Feast of the North American Martyrs

Were it not a Sunday, tomorrow, October 19, Masses would be celebrated to commemorate the Feast Day of the North American Martyrs: the eight Jesuit priests and brothers martyred in Canada and New York, the result of their work with native peoples in "New France."  They are sometimes known as the "Canadian martyrs."  That particular company of saints includes Jean de Brebeuf, Noel Chabanel, Antoine Daniel, Charles Garnier, Rene Goupil, Isaac Jogues, Jean de Lalande, and Gabriel Lalemant.

One of the hidden treasures of the Catholic church in this country is "Martyrs’ Shrine" in Auriesville, New York.  For me, the most moving spot in that large complex of churches, chapels and places of prayer (the New York Jesuit cemetery is also there) is "The Ravine," where Rene Goupil, S.J., was killed. 

In 1642, Isaac Jogues and Rene Goupil were captured and tortured.  Expecting an imminent death, Rene, a layman, pronounced his vows as a Jesuit before Father Isaac Jogues.  Shortly afterwards, Rene was tomahawked to death for teaching a child to make the sign of the cross.  Despite the obvious dangers involved, Isaac searched (in vain) alongside a small creek and in a secluded valley where he believed his friend’s body had been deposited.  That creek and the small ravine, carpeted with thick green grass and sentried by tall trees, is still there.  Today excerpts from the letters of Isaac Jogues describing his ordeal, excerpted on wooden signs beside the creek, make a sort of modern-day way of the cross for pilgrims.  Here is an excerpt from one of his letters:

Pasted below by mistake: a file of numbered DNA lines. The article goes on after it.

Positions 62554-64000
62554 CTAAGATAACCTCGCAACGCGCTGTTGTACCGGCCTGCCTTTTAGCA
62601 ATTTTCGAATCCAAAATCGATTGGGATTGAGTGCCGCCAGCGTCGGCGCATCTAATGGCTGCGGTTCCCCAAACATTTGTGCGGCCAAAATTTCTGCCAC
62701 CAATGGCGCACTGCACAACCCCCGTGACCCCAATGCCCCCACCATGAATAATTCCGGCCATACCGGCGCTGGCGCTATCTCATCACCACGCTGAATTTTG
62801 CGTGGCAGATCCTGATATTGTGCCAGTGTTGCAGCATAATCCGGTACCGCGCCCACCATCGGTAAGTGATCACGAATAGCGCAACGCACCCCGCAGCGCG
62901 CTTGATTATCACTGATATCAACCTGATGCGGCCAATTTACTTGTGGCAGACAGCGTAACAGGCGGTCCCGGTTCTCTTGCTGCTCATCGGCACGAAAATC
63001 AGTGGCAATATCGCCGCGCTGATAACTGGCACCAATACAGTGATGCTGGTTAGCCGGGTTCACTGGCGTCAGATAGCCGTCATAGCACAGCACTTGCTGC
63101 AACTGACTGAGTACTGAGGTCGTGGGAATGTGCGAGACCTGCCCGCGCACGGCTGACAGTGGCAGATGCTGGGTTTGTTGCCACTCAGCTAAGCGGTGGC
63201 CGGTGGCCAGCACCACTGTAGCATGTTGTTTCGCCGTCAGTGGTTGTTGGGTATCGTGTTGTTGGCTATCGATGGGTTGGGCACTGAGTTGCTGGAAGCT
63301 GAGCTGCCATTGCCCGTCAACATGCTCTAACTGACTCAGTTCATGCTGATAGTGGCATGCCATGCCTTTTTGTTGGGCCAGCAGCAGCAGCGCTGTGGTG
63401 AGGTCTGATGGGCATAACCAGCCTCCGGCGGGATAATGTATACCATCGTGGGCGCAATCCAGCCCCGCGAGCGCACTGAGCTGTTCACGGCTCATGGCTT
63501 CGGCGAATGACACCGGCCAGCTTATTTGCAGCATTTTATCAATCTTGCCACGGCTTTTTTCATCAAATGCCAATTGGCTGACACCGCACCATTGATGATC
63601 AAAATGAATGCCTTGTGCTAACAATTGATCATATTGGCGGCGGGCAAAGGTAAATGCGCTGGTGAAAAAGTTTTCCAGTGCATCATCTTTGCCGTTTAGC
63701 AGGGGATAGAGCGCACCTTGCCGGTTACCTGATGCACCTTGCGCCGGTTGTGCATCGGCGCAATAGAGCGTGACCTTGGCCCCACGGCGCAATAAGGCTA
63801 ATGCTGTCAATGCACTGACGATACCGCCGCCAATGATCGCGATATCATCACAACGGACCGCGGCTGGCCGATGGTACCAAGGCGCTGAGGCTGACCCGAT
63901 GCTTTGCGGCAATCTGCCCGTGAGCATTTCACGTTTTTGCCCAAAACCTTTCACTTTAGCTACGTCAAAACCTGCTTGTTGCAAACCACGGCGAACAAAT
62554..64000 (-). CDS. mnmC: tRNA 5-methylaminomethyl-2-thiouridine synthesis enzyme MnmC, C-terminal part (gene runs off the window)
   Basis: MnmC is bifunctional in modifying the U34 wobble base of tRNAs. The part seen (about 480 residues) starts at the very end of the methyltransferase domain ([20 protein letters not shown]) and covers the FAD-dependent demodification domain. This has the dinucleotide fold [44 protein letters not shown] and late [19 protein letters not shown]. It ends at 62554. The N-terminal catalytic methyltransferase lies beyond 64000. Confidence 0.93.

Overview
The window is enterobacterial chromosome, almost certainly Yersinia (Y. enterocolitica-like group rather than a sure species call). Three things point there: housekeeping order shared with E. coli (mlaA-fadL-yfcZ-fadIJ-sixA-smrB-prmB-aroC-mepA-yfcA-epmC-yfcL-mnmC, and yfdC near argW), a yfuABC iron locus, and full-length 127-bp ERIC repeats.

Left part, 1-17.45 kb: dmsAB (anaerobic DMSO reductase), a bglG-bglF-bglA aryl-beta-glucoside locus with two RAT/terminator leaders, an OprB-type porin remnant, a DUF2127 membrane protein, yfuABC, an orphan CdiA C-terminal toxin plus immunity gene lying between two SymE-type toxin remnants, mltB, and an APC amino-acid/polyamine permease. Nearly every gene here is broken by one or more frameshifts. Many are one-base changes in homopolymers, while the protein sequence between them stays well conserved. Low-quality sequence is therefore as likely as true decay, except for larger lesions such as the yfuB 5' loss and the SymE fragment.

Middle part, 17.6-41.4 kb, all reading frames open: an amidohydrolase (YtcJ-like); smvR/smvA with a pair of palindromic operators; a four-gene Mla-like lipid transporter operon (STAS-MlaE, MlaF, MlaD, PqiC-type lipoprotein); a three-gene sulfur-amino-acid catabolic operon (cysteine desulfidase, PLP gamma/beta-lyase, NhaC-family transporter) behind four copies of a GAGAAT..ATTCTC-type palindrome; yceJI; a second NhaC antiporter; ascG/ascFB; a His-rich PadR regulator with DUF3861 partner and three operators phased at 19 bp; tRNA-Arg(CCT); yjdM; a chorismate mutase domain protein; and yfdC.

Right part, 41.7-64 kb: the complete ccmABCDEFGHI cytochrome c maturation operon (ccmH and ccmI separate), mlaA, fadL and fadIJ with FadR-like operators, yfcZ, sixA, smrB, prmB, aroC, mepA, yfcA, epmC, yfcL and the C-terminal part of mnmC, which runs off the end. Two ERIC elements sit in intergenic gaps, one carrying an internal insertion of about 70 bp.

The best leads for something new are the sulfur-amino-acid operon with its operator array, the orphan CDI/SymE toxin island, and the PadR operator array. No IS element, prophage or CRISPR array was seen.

"At length, after I had found nothing, a woman known to me passed by and saw me in distress. When I asked her if she knew what they had done with the body, she told me they had dragged it to a river unknown to me about a mile distant...How many tears did I shed, tears which fell into that rushing water, and I sang, as best I could, the psalms which the Church chants for the dead...The woman’s story proved untrue. The young people pulled the body out of the water and had dragged it into a little wood nearby. All that autumn and winter it had become food for dog, crow and fox. In the spring, when I learned that they had dragged it there, I went to the wood several times without finding the body. On the fourth trip I discovered some half-eaten bones which I buried...I kissed these remains reverently several times since they were the bones of a martyr of Jesus Christ."